US, China Key To GSK's Consumer Venture With Pfizer
The United States and China will be key focuses for the consumer healthcare venture being formed by GlaxoSmithKline and Pfizer, as the companies look to build on strong existing positions in those markets.
GSK and Pfizer are on track to create the world's biggest consumer health business - with brands from Advil painkillers to Chapstick lip balm - by the second half of 2019, Brian McNamara, CEO of GSK Consumer Healthcare, told Reuters on Thursday.
The venture, to be 68% owned by GSK, will become a stand-alone company within three years of closing the deal, and McNamara will lead it.
'Key Value Drivers'
"The US and China are really two of the key value drivers of the deal because it's where Pfizer has critical mass and a significant amount of their key brands," he said in an interview, noting the new entity will be the No.1 player in the United States and No.2 in China. "US and China are must-win markets."
The consumer health sector, which spans vitamins, non-prescription medicines and other drug store purchases, is buoyed by ageing populations, a growing interest in health, wellness and self-care, and growing middle classes.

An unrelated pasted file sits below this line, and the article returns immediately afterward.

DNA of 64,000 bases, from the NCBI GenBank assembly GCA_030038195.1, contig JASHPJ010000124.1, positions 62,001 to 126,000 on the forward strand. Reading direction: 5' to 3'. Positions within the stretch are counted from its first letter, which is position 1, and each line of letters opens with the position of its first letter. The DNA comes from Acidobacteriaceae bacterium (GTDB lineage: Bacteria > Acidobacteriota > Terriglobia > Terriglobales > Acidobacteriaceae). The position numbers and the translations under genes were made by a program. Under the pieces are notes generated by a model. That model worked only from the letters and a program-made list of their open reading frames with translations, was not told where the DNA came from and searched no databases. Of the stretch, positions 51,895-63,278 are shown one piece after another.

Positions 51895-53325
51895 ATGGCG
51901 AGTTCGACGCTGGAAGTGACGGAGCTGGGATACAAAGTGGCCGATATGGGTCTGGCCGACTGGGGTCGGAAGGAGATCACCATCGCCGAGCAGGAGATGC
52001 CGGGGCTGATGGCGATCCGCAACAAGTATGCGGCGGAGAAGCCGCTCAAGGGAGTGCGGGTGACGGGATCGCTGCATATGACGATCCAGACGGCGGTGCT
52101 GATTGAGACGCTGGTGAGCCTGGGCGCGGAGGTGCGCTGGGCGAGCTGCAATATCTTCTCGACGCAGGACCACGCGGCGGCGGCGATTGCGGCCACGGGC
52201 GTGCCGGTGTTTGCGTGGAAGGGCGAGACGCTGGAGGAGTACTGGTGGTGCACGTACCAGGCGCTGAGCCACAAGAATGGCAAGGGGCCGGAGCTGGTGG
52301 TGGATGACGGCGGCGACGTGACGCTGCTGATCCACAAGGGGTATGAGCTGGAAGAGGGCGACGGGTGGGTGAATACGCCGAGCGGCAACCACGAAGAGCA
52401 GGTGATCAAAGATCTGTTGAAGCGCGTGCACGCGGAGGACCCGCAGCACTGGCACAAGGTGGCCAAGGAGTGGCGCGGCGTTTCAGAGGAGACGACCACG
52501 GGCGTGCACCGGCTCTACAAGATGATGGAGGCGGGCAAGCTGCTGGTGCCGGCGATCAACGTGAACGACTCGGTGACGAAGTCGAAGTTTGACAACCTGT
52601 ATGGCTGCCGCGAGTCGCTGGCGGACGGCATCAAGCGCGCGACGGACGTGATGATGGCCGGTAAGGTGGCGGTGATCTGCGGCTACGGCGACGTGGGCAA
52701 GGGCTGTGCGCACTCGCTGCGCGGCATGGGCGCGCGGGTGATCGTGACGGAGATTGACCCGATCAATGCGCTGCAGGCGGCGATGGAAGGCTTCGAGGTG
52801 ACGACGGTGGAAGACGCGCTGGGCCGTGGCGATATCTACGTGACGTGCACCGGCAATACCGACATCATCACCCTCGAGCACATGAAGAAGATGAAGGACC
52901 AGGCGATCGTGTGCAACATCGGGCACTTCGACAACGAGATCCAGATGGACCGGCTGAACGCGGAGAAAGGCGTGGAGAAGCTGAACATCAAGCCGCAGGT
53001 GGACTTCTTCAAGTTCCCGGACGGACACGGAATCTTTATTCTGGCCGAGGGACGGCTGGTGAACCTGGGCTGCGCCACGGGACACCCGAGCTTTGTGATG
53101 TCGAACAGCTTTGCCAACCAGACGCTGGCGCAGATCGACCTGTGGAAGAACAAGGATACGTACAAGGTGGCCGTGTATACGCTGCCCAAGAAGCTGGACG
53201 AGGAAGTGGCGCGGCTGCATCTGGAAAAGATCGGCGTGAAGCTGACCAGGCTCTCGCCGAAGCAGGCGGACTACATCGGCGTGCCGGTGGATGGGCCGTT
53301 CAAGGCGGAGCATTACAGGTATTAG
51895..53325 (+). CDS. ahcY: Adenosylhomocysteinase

It has slowed at times in recent years, due to emerging market fluctuations or weak flu seasons.
The new, yet-to-be-named company will have annual sales of £9.8 billion (€11.43 billion) and more than 7% of the global consumer health market, with brands also including Centrum vitamins and Sensodyne toothpaste.
That puts it ahead of rivals Johnson & Johnson, Bayer and Sanofi.
Pfizer's Centrum is already the leading multivitamin in China, while Caltrate is the No.2 calcium supplement in what is one of the world's most calcium-deficient populations, McNamara said.
He said vitamins, minerals and supplements (VMS) would be a major focus, alongside oral care and over-the-counter pain medicine, and respiratory treatments like cold and flu tablets.
"It gives us the presence globally but it really strengthens our China position," he said about VMS.
GSK has said it is aiming to make divestments worth about £1 billion (€1.17 billion) in 2019/2020, but McNamara declined to comment on them.
GSK in December announced plans to separate into two companies - one for prescription drugs and vaccines, the other for over-the-counter products - after agreeing the deal with the consumer health business that Pfizer tried, and failed, to sell previously.